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An electro-blob-under-Africa may be ground zero for the Earth’s magnetic field reversal

Lumps of clay excavated from the iron age grain bins in South Africa. Early farmers burned their huts of clay and grain storage buildings in times of drought as part of a purification ritual, unconsciously blocking the magnetic properties of the minerals in the clay in place.

(With Thanks To John Tarduno)

A valve in the magnetic field of the Earth may be brewing. And if it is, an electromagnetic blob deep beneath south Africa is probably ground zero for the change.

New research with the help of clay burned in cleansing rituals by iron age farmers found that over the past 1500 years, an electromagnetic anomaly in the Southern Hemisphere has waxed and waned, with the magnetic field in the region of weakening and strengthening. This strangeness may presage a gradual reversal of the magnetic field so that magnetic north shifts to the south pole and vice versa. (A flip-flop of this last kind occurred 780,000 years ago.)

The study suggests that the magnetic field under south Africa may not be funny today, study co-author John Tarduno, who researches the Earth’s magnetism at the University of Rochester in New York, told Science. It can be a long hotspot for changes in the global magnetic field.

“This may be the place where the reversal started, at least spending over the past millions of years,” Tarduno said. [7 Ways the Earth Changes in the Blink of an Eye]

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Weakening field

The planet of the magnetic field is generated by the churning of the liquid iron in the core. Without the field, life on the planet would be much different, if not impossible: This invisible shield protects the earth’s surface from deadly cosmic radiation.

Now, the field is undergoing a weakening, and no one knows for sure why. The South Atlantic Anomaly, a region of the magnetic field that extends from South-Africa, Chile, is particularly weak, Tarduno said, so scientists have become interested in figuring out what would be in the core under that area.

The problem is that for about 160 years or so ago, with the advent of magnetic observatories and (eventually) satellite observations, there were not many records of what the magnetic field looked like in the Southern Hemisphere, Tarduno said. Ninety percent of the data that there are, comes from the northern half of the planet. To start with the remedy that inequality, Tarduno and his team excavated clay from the Limpopo River Valley of Zimbabwe, South Africa and Botswana. In times of drought, hundreds to thousands of years ago, Bantu-speaking farmers burn their huts of clay and grain bins in ritual ceremonies. Who knows these old farmers, the fire heat the magnetic minerals in the clayand locked in place a record of the strength and the orientation of the field at that time. Now the researchers in the study of those properties to find out what the magnetic field was doing at that moment in time.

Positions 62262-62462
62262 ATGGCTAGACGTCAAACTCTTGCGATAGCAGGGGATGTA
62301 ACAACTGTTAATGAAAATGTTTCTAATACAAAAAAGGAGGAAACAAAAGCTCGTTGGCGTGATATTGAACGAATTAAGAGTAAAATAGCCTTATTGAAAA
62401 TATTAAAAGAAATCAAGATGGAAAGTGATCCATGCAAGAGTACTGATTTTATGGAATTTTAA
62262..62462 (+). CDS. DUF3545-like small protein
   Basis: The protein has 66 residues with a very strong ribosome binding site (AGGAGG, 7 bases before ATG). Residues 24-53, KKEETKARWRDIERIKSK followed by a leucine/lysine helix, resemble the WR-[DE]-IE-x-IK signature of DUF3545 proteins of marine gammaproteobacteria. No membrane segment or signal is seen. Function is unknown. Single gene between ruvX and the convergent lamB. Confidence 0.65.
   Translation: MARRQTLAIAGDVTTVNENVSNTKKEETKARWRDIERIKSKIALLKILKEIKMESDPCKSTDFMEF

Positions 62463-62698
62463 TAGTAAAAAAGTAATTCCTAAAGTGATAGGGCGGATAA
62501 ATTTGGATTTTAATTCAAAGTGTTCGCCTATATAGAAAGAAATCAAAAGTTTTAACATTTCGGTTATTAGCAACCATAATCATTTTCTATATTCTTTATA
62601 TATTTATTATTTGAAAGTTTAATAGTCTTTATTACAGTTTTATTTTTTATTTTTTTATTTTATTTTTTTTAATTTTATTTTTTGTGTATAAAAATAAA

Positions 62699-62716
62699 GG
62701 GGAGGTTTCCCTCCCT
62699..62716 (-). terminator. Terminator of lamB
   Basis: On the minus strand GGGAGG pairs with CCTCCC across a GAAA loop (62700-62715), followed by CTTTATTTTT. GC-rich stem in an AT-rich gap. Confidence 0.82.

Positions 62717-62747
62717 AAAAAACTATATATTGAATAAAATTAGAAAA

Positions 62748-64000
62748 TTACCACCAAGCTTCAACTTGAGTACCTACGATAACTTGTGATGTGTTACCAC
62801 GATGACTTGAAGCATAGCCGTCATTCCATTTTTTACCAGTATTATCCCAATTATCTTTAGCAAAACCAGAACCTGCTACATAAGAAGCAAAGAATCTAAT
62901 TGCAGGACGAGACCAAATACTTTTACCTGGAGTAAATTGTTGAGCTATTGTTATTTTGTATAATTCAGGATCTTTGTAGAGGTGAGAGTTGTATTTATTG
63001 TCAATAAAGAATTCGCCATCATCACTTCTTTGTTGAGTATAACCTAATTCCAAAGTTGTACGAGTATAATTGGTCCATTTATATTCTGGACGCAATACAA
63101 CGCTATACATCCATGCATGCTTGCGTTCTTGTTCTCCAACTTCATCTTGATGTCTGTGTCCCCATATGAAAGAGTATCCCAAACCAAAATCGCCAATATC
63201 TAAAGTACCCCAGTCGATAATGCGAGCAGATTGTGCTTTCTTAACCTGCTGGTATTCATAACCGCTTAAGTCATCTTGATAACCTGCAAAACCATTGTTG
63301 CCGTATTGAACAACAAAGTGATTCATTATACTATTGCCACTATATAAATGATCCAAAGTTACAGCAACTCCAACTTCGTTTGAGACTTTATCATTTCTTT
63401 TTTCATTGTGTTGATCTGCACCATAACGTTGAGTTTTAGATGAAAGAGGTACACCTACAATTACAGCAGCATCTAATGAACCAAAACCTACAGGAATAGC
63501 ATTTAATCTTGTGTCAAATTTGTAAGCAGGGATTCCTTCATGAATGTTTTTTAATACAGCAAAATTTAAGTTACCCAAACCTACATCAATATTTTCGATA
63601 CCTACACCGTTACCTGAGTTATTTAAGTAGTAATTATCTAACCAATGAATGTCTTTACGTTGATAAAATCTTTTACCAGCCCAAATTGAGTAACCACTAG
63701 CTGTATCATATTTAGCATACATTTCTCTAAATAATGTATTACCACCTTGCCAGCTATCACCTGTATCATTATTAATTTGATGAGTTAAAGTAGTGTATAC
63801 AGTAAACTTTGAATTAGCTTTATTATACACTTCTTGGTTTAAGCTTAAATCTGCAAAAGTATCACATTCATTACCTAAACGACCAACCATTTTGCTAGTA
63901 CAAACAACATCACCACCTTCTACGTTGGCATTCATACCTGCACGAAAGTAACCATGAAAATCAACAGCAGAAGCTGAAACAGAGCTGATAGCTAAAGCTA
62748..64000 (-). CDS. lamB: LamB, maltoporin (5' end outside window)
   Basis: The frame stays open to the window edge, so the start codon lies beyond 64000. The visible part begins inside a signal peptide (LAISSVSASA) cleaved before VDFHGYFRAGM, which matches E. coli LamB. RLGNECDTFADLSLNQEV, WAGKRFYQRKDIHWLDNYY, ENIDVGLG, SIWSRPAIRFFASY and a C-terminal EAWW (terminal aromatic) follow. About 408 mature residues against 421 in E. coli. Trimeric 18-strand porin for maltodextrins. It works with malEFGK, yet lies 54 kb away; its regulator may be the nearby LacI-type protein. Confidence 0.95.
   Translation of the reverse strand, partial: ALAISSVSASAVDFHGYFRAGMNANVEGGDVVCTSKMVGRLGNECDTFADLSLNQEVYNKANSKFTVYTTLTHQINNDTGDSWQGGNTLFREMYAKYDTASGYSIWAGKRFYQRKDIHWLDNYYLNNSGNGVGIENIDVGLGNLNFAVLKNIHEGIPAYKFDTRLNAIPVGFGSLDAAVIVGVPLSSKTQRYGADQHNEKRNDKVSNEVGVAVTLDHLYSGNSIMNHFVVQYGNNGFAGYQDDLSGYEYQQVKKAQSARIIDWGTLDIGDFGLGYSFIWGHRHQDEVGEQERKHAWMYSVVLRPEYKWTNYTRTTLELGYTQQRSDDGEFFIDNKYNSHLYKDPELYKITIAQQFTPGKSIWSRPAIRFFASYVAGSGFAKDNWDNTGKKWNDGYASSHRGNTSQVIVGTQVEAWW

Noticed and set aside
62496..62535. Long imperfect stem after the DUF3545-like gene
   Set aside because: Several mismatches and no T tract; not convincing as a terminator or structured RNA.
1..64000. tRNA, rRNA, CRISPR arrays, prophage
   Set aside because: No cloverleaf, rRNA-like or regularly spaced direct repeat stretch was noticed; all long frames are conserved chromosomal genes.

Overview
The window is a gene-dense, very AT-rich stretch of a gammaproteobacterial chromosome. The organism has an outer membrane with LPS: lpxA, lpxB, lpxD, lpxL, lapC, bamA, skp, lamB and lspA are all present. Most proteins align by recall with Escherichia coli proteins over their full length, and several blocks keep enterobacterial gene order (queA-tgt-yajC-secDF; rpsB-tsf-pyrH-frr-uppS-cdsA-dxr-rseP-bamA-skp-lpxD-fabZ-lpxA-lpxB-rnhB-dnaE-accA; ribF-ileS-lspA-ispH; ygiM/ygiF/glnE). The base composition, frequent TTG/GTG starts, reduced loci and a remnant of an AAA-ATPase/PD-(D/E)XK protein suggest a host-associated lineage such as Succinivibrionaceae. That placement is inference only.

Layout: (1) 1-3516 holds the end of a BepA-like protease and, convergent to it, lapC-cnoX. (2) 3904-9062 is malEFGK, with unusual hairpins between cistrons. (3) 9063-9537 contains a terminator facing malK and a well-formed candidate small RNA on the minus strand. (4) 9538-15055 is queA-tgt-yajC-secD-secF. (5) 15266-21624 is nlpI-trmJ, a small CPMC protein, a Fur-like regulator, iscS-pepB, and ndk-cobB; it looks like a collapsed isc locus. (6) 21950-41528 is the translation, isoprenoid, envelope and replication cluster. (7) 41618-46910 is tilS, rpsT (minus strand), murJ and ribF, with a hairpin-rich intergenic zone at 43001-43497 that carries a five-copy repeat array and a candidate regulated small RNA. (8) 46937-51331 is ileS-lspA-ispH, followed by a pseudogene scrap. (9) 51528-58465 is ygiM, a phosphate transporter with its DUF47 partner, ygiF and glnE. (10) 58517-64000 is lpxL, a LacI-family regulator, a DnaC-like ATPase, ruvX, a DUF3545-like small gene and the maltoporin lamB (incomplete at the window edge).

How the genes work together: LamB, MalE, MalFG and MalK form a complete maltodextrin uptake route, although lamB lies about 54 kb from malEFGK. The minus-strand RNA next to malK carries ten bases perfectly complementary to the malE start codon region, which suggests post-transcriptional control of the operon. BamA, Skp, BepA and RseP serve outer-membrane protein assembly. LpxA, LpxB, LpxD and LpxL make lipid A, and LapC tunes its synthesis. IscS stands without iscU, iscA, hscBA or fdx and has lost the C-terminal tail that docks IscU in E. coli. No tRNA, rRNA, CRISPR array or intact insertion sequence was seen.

Locked up in clay

The excavations revealed these burnt clay so long ago as A. D. 425, Tarduno said, providing the longest record yet of the magnetic field in south Africa. The data show that the magnetic field, sudden directional shifts between A. D. 400 and 450, and then again between A. D. 750 and 800. Between about A. D. 1225 and 1550, the field is significantly weakened. The first two teams may also indicate a weakened field, Tarduno said, but more research is needed to determine the magnetic intensity in those time frames. The researchers reported their findings Feb. 15 in the journal Geophysical Research Letters.

What these shifts suggest is that what happens in the Southern Hemisphere of the magnetic field of today can happened, Tarduno said.

The field shifts may have to do with underlying processes churning deep below the surface of the Earth, Tarduno said. In recent years, scientists have documented a strange patch of magnetic field below south Africa, on the border between the core and the mantle, where the polarity of the field is reversed.

“That patch may be largely responsible for the declining magnetic field,” Tarduno said.

The patch is like an eddy in a stream, ” he said. For what the causes of the eddy, it can be something odd on the mantle right above the core in that location, ” he said. The mantle below south Africa is unusual, and possibly both hotter and denser than the surrounding mantle, ” he said.

“We think that the cause is that there are changes in the flow of the iron [core] as it is in this region,” Tarduno said.

That could mean that south Africa is the origin for the magnetic field reversals, Tarduno said, but there is no guarantee that the field flip-now — the weakening can also disappear, as in previous centuries.

Even if the area is not backwards, but the weakening could societal implications, Tarduno said.

“These are not of the nature of the disaster movies. That’s not the point,” he said. Instead, a weakening of the field could let in more cosmic rays hit the Earth, causing the infrastructure, such as the power grid more susceptible to geomagnetic storms, and even the changing of the atmospheric chemistry, so there are more UV rays can sneak through, causing an increased risk of skin cancer in humans.

“It is definitely something that we need to keep an eye on,” Tarduno said.

Original article on Live Science.

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